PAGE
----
Breaking down the design process into stages and doing them in order
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Empirical problem solving
Using trial and error by making different prototypes until one works well then developing that one
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Intuitive design
Designers with experience make guesses about what will work well
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CAD CAM in modelling
You can make virtual models and easily manipulate them. It is also rapid prototyping
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Designs for mass production
Available materials, affordable, standard size components, standard tools, don't need skilled workers
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Distinctive logos, words or slogans that identify a company or product
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Allow the inventor to stop others from making, using or selling the invention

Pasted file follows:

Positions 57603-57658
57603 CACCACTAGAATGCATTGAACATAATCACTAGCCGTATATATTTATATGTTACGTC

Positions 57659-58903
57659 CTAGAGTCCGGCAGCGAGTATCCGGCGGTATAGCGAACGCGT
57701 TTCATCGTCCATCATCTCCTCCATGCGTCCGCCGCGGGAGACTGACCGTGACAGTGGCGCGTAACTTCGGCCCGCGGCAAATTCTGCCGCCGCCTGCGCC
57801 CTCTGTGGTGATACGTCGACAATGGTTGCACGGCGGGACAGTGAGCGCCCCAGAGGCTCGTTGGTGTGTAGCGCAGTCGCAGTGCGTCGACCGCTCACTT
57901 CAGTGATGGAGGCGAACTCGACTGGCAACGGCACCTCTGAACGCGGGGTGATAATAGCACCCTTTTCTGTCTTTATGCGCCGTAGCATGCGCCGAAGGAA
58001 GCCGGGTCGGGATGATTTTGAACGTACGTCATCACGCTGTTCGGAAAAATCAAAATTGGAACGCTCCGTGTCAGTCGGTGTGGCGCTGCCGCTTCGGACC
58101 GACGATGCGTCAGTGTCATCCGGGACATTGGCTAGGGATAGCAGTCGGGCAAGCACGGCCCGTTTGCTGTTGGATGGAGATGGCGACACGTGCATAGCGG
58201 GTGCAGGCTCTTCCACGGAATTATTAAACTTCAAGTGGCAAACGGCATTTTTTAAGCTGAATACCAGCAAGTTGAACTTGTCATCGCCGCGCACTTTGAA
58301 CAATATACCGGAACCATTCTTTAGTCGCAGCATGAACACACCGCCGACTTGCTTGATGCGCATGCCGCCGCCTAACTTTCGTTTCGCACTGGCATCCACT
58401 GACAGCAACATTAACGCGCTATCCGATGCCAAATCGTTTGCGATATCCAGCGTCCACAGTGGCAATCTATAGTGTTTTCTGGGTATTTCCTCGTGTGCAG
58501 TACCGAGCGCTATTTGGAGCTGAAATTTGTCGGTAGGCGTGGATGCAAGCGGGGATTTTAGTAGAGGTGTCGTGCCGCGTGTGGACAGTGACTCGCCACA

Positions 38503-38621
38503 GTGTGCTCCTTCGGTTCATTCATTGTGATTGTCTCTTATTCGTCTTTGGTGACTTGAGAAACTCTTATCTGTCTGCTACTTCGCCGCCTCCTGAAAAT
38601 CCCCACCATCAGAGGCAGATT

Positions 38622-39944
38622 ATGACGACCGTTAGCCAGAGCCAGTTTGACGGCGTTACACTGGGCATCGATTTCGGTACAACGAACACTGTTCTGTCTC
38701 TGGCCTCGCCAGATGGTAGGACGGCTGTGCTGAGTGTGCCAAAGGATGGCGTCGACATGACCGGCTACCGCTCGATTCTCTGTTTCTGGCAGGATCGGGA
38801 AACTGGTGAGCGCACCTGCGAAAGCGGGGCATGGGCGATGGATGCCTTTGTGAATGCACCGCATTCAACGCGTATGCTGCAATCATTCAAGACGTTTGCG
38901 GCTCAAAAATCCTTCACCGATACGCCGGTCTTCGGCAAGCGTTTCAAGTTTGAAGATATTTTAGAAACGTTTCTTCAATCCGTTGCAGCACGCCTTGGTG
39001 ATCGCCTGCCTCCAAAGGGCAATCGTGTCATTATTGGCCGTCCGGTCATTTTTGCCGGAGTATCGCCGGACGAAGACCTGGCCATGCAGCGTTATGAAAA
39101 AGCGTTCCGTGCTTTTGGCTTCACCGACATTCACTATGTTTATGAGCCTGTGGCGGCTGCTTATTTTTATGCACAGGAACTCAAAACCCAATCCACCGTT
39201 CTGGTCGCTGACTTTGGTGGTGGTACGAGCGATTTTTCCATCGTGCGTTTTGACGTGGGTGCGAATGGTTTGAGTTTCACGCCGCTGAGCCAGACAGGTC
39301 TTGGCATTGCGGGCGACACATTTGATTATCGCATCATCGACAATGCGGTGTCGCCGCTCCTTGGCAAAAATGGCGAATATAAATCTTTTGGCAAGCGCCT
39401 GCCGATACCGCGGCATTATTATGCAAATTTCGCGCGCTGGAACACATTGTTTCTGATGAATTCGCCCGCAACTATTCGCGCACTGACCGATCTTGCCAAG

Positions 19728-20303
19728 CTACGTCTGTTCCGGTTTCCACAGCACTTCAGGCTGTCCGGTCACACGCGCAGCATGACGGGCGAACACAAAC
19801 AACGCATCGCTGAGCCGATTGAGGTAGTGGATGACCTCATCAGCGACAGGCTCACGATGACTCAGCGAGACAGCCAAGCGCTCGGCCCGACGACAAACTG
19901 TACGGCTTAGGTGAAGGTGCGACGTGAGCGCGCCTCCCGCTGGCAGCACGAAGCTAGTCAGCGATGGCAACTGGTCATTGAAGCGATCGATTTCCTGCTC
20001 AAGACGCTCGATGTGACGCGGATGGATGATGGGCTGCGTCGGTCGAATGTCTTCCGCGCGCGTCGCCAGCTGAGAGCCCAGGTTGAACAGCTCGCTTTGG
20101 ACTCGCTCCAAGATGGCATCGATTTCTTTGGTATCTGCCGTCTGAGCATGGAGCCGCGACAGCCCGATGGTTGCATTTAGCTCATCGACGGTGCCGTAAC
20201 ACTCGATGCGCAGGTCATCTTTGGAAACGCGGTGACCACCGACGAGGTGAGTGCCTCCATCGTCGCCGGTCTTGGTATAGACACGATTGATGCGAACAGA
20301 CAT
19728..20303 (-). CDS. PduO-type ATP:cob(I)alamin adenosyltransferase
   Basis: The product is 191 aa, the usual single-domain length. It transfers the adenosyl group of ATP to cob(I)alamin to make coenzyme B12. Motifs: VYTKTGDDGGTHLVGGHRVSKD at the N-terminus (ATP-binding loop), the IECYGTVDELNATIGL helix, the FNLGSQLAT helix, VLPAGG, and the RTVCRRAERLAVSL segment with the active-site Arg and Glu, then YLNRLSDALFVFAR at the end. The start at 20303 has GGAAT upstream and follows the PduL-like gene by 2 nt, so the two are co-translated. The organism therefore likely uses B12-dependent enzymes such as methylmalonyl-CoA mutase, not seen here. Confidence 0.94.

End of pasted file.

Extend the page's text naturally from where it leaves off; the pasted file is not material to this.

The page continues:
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Any designs you produce are automatically copyrighted
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Registered Design
Protects a new design's shape and appearance. It only applies to the look of the product not the way it works
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ISO 9000
An international standard of quality management award to top companies
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Gantt chart
A chart that shows how long each stage will take
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Without any equipment
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Isometric drawing
It is drawn at 30 degrees
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Draw a box and add or take away parts until you get the right shape
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Wireframe Drawings
You don't shade so you can see all faces
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Vanishing point
When all the lines meet at this point
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Exploded view
Draw each separate part and move it out. Used in flat pack furniture intructions
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Sectional drawing
what a product would look like if you cut it in two
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Plan view
Drawn from above. They are used for buildings
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Orthographic Projection
The front view, plan view and end view and drawn to scale